Edible Garden to spark community interest


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Iowa City residents will soon be able to gather and learn how to grow their own perennial gardens — something officials said will hopefully spark an increase in “edible forests” in the community.
Backyard Abundance, a local company that provides environmental education, is beginning its inaugural step in the Edible Forest project.

Fred Meyer, the director of Backyard Abundance, said the project will hopefully improve environmental health and encourage people to become more proactive when it comes to growing gardens and orchards.

The first step is a nine-hour class on March 8, which Meyer said will teach “people how to design environmentally friendly, high yielding orchards of any size, from a backyard to an entire farm.”

The first of four classes will be centered on designing.

“We can go anywhere from a backyard landscape … up to a 10-acre farm,” Meyer said. “[This can help people] maximize the yield they can get out of it.”

Perennial farms that do not require replanting, he said, provide much more than just food benefits.

Melissa Sharapova, an ecological landscape designer and educator who will teach the first class, said these orchards can prevent soil erosion, improve water quality, keep pollutants out of the soil, and provide habitats for insects and birds.

“We’’re hoping people will change their perception of what growing perennial nuts and berries entails,” she said. “By choosing the right plants, and plants that are native to Iowa, people can avoid having to spray chemicals and do heavy management.”

The variety of options the area provides is what Tom Wahl, who is also teaching at the class and will be providing trees to the Edible Forest, said is the most important aspect to recognize.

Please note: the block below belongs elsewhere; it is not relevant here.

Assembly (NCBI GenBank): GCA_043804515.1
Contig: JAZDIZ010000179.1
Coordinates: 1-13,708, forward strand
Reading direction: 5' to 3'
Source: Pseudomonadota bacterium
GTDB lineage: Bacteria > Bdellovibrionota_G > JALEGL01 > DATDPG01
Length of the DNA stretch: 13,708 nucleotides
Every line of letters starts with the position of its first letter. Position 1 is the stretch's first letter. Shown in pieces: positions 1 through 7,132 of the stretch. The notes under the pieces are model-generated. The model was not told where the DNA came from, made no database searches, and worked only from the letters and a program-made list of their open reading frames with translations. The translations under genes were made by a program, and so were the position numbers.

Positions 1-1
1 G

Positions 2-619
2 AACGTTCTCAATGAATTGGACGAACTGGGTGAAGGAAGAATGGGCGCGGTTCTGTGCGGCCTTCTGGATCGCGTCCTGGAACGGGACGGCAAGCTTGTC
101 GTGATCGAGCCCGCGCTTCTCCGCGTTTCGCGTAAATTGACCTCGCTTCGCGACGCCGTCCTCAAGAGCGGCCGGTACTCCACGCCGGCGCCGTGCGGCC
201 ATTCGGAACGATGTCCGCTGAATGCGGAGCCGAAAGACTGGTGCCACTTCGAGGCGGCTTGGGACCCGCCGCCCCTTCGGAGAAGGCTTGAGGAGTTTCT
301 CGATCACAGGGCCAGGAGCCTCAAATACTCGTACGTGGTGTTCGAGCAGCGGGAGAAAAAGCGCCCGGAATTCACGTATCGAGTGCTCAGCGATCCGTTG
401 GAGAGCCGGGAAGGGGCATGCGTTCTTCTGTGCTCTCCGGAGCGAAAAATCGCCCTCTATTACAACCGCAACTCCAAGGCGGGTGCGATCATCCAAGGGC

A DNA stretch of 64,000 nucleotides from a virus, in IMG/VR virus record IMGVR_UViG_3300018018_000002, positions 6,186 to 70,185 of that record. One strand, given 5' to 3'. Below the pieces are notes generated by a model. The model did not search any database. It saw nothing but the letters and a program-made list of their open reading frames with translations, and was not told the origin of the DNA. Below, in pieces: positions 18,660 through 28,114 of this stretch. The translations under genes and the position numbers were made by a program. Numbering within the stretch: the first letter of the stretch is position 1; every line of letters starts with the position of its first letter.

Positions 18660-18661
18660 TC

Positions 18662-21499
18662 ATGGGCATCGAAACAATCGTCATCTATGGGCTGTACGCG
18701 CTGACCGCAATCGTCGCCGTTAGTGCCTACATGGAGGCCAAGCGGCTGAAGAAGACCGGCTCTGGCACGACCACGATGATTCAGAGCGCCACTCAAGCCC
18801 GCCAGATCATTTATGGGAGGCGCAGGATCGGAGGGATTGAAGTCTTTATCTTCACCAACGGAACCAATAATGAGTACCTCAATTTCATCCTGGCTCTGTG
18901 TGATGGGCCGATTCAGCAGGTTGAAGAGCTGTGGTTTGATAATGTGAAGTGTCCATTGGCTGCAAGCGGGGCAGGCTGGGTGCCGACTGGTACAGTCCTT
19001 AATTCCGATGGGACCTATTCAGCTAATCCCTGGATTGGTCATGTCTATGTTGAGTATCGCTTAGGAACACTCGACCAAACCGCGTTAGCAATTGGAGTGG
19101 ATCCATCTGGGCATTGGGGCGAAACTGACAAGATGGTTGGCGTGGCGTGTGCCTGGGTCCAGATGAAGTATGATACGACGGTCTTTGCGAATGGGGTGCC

“It is my hope that people will see this edible forest and come to realize their landscaping plants can serve multiple purposes … rather than just providing shade and aesthetic enjoyment,” he said.

Meyer said that although the first class is primarily for designing ideas, they will also brainstorm crops to grow, such as pears, plums, hazelnuts, and different kinds of shrubs.

“When people think of orchards, they usually think of … apple trees, but it’s a lot more than that,” he said.

Wahl said these kinds of projects are important because “many people need to physically see, touch, and taste an edible forest before they can be nudged into actually taking action to implement edible landscaping on their own property.”

Sharapova said they are hoping a variety of people will attend the class in order to reach a wider audience and encourage larger participation.

“We’re having people enroll that are city dwellers,” she said. “We’ll adapt the class to people who have small orchards in town or have fruit trees in town.”

Meyer said he hopes people will be inspired through this “outdoor classroom” to plant their own yards with perennials.

“The biggest take-away is an understanding that we can grow food and help the environment in the same space,” he said. “These spaces actually enhance our environment.”

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